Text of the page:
"capital allowances" - how long do you get to hold over receipts and how they work...?

(10 Posts)
tonyf Wed 17-Apr-13 15:20:34

my memory's a bit fuzzy, but i seem to remember that if you buy things like computer equipment (and things which aren't utterly disposable like paper) - that they would be considered "capital allowances"...

and also that if you haven't basically made much money, that it was okay to keep the receipts of these for a number of years (can't remember how many years it is/was though - anybody know?) and these type of expenses could be used to reduce my tax bill in a future year.

anybody know more about this? or could redirect to me the right hmrc page? or know how many years that you can hold over these type of expenses for?

am self-employed

thankyou

MrAnchovy Wed 17-Apr-13 16:51:55

HMRC guidance is not very useful for tax planning like this, so here are the main points:

1. Things like computer equipment (and things which aren't utterly disposable like paper) are indeed not "allowable expenses" that reduce your profit in the year they are incurred.

2. Instead, you can claim Capital Allowances on eligible items. This are defined as Plant and Machinery which covers most tangible assets except land and buildings (including anything fixed to buildings).

3. Special rules apply for private cars and certain other assets, but for general things like computers any amount not claimed as Annual Investment Allowance goes into a General Pool and you can claim Writing Down Allowance on the balance of this pool at the rate applicable in a future year (currently 18%), or Small Pools Allowance for the whole balance if this is no more than £1,000. Note that you can only claim Annual Investment Allowance in the year you purchase an item, so this is not he same as just "holding over" recognition of an expense, which is not allowed.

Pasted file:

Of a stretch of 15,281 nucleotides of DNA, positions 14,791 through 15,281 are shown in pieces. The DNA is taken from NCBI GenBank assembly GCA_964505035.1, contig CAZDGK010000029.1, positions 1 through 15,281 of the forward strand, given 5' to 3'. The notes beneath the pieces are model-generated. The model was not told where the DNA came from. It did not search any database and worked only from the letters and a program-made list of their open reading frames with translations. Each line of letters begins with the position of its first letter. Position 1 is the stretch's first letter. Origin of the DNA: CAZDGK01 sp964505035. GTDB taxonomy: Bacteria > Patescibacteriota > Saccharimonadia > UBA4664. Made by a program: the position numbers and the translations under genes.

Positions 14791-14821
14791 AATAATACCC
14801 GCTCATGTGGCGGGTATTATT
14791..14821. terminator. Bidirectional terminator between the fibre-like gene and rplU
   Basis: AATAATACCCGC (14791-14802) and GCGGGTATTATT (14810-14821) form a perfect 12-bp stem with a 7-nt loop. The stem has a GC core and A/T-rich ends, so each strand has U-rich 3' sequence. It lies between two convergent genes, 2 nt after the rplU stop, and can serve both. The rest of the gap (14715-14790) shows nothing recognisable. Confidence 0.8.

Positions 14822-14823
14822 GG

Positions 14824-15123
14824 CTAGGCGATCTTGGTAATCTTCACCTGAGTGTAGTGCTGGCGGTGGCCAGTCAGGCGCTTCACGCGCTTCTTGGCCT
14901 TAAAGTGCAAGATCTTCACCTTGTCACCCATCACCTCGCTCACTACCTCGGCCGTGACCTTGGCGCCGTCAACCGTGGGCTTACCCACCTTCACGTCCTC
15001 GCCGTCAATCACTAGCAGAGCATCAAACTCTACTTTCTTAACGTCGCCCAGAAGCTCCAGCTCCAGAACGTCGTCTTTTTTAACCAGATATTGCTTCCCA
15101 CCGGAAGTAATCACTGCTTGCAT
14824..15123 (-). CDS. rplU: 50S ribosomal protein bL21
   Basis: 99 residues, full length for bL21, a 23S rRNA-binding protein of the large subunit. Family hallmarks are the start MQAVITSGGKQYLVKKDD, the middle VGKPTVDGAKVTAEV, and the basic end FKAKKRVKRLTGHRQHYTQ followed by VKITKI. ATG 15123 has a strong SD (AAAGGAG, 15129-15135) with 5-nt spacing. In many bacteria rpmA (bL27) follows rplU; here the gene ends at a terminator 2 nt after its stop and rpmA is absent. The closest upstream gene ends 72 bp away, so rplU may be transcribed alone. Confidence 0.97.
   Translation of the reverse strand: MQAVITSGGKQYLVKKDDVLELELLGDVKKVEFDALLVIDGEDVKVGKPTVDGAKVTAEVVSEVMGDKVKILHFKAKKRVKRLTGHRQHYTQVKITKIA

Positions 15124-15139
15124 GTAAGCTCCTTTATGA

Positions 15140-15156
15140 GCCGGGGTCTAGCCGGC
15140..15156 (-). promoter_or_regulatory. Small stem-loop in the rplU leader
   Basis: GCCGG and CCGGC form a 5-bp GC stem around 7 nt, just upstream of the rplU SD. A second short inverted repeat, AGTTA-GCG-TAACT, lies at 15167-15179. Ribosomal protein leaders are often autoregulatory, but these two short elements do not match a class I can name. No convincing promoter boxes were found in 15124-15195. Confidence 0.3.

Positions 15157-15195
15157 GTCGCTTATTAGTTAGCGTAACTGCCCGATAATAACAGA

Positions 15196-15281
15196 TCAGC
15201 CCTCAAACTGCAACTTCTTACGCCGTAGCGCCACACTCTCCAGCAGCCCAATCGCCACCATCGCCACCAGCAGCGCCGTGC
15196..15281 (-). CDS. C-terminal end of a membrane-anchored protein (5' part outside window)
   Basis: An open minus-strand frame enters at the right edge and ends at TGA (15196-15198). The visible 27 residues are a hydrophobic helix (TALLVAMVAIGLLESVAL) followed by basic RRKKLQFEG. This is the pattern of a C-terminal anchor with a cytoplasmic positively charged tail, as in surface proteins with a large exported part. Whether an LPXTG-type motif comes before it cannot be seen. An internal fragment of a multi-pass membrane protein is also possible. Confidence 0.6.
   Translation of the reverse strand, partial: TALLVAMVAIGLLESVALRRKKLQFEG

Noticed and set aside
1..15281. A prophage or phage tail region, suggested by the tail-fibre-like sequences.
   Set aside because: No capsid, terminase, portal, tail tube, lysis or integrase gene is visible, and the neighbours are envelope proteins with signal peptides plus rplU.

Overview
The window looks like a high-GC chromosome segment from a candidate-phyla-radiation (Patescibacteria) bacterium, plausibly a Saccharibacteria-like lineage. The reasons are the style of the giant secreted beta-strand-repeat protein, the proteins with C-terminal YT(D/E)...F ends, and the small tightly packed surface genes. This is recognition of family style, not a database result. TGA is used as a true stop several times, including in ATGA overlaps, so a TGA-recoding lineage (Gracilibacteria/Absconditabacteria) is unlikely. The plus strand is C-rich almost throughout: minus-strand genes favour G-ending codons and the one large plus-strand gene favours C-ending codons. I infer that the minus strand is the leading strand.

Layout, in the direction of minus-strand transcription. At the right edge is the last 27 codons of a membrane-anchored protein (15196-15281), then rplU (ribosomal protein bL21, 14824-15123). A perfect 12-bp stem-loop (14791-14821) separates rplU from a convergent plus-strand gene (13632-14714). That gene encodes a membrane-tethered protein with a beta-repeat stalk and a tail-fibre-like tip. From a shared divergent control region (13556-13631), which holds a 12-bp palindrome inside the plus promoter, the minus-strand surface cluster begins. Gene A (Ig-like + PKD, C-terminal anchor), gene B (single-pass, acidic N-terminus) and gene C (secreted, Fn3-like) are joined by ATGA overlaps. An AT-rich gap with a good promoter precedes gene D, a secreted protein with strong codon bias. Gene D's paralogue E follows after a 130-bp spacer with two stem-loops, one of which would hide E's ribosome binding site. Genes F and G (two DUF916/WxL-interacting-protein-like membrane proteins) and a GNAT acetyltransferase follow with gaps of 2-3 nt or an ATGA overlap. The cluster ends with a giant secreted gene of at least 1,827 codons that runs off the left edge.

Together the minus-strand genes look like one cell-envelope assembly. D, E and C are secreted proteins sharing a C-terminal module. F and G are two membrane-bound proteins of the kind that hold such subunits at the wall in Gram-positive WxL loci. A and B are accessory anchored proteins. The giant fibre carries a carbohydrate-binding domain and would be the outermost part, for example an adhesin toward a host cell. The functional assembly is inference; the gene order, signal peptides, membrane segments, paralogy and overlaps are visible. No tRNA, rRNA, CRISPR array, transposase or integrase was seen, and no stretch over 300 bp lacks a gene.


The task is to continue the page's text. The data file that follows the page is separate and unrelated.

4. You don't have to claim capital allowances in any particular year and if you don't then the pool balances carry forward indefinitely, or until you stop trading.

HMRC's guidance is here, which should help with the details.

tonyf Sat 20-Apr-13 23:18:16

"You don't have to claim capital allowances in any particular year and if you don't then the pool balances carry forward indefinitely, or until you stop trading." - this sounds good! I think a friend (who perhaps who had as little understanding of this myself had previously suggested I could hold on to receipts for computers and similar things for up to 6 years).

Some of what has been said in point 3, I don't understand. Just the language is a bit over-my-head. Still appreciate you replying very much anyway. It's a bit accountancy-ese for me. I guess for me to understand such things it would need to be in more idiot proof terms.

tonyf Thu 25-Apr-13 13:43:37

help still much appreciated with this. thank you

tonyf Sat 04-May-13 13:21:16

how long does this business go on for? can you hold on to receipts for 10 years or more to use them in claiming capital allowances? are there time limits?

tonyf Sun 05-May-13 16:08:31

I think I almost understand this now. Essentially if you don't claim an allowance for something like a computer in the year it was purchased (as Annual Investment Allowance) - because you didn't do so because it wasn't worth doing so because you didnt earn enough money - you can claim up to 18% of its value in a subsequent year when it may be worth doing so if you've earned enough money for it to be worth doing so. And say you claimed 18% in 2008-2009 of a £700 computer, you could then if you wanted claim 18% of 82% of £700 in 2009-2010.